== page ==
While I’m still a firm supporter of the tried-and-true industrial foam tape method we’ve sold for MRServo servo switch machine mounting since the beginning, there’s always room for improvement. Several customers have asked about alternate, mechanical mounting methods, and there’s definitely places that would be useful. I always have a machine or two that keeps getting knocked loose as I accidentally catch the wire with a tool, or sometimes a spot on the plywood that just refuses to adhere well.
The “conventional” solution would be to have injection molds made, and then have a run of several hundred or thousand parts produced. This is obviously expensive for us, highly speculative that somebody will actually buy them, and beyond what the meager profit margins on servo switch machines justify. Fortunately, we live in an absolutely amazing time in terms of manufacturing processes, and nothing is more exciting right now for manufacturing complex plastic parts than 3D printing.
The 3D model of the MRServo-2/-3 Bracket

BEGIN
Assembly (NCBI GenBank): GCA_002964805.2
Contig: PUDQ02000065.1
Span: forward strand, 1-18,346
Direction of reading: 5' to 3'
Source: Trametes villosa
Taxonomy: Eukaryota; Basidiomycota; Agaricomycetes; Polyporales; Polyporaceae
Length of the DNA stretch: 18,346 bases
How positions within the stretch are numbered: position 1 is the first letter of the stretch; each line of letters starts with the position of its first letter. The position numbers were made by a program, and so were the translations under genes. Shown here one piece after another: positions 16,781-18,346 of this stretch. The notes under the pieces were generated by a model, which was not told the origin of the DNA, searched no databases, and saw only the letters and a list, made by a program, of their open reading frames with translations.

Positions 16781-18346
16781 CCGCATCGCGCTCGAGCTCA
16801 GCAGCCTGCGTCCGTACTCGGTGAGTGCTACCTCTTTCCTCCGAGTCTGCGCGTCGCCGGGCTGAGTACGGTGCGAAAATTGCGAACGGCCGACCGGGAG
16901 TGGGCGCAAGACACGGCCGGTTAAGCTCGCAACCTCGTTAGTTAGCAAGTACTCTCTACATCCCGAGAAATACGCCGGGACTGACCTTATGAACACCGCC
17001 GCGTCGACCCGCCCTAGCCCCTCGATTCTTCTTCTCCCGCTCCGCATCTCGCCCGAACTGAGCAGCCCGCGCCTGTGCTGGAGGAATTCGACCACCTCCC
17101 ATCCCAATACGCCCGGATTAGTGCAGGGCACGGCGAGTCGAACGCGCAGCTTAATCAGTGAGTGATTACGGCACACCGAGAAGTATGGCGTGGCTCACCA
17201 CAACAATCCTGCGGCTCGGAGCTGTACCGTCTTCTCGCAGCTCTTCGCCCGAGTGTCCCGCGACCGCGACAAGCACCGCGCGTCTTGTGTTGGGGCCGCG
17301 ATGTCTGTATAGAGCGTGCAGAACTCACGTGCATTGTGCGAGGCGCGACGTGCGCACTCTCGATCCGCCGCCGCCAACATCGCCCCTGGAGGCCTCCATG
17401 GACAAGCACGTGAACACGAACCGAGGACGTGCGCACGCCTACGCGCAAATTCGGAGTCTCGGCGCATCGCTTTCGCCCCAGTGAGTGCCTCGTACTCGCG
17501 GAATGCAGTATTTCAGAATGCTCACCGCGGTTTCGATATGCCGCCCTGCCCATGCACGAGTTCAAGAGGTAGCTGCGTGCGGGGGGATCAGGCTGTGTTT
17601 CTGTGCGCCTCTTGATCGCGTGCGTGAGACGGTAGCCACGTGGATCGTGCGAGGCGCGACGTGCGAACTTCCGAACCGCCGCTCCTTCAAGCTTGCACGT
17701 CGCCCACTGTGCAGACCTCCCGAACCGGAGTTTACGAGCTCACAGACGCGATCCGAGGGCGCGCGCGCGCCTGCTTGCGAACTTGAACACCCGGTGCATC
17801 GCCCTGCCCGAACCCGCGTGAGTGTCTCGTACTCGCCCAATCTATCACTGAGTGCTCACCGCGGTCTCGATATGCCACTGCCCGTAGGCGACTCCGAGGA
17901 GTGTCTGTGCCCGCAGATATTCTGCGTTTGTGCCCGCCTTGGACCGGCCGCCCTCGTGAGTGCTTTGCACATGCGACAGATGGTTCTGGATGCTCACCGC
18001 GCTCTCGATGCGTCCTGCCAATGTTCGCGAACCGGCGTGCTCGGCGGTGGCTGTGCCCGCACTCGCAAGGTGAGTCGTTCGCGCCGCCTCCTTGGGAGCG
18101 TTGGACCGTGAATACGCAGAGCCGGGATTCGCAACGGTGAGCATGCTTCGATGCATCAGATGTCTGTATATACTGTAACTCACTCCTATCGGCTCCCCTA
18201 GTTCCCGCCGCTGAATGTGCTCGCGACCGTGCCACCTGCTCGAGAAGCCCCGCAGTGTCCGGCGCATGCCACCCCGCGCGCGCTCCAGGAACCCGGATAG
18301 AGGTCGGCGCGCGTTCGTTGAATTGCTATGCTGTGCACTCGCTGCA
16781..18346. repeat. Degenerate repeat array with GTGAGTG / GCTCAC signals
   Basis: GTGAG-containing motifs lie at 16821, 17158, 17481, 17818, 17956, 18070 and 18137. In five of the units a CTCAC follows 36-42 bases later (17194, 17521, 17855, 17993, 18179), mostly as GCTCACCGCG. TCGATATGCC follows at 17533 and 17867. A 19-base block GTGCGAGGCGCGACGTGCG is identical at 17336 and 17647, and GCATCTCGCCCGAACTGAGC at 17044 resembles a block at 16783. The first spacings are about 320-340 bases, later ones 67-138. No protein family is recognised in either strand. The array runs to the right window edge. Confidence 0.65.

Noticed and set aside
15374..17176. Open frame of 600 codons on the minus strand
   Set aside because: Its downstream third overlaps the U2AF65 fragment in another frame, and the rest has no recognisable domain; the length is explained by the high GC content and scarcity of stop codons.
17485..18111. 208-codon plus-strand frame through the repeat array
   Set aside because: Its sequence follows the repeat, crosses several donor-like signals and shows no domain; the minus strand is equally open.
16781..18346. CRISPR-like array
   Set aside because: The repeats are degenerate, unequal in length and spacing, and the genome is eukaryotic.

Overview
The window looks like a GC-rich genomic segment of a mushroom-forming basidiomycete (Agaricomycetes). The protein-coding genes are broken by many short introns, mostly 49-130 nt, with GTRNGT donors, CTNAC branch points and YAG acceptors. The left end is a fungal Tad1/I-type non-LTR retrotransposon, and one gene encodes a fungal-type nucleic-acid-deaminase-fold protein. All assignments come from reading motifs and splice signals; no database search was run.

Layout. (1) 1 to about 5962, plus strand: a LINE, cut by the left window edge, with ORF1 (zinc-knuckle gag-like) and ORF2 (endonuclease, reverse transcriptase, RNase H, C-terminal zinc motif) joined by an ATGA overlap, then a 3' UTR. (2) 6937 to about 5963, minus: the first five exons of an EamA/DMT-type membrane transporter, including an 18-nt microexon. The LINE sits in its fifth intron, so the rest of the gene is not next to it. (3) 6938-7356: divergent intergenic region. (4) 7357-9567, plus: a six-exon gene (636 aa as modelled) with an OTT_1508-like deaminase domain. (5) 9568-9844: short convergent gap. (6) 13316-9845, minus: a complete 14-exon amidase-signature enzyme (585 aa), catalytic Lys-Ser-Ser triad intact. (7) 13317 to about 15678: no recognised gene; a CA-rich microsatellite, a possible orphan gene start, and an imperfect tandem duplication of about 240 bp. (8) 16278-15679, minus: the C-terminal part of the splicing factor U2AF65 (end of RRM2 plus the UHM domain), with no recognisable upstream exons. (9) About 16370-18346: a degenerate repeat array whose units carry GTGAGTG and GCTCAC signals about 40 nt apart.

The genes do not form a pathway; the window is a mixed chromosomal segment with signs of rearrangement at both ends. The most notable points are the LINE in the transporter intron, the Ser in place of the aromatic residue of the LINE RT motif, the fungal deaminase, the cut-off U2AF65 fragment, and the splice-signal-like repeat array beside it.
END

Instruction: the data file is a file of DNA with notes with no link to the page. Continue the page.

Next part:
One of the most interesting electronic parts to come on the market lately is Berrett Hill’s Touch Toggles. They’re little electronic switches that operate by the proximity of your finger. There’s no mechanical movement, so you can put them behind acrylic control panel faceplates and other such and still operate them just by touching the surface. Unlike a mechanical switch, they never wear out, and they come with built-in indicator lights. Continue reading
Spring switches are used by some prototype railroads to save the crew from having to re-align the switch points after passing through the switch. The switch is sprung in one direction (typically the mainline), allowing any train to pass through the switch from the frog end without manually aligning the points. When entering the mainline from a siding, this allows the train to continue on its way without having to realign the points to the main – the spring action takes care of this automatically. Modeling this unique feature can be easily accomplished with an IR sensor and switch machine. Continue reading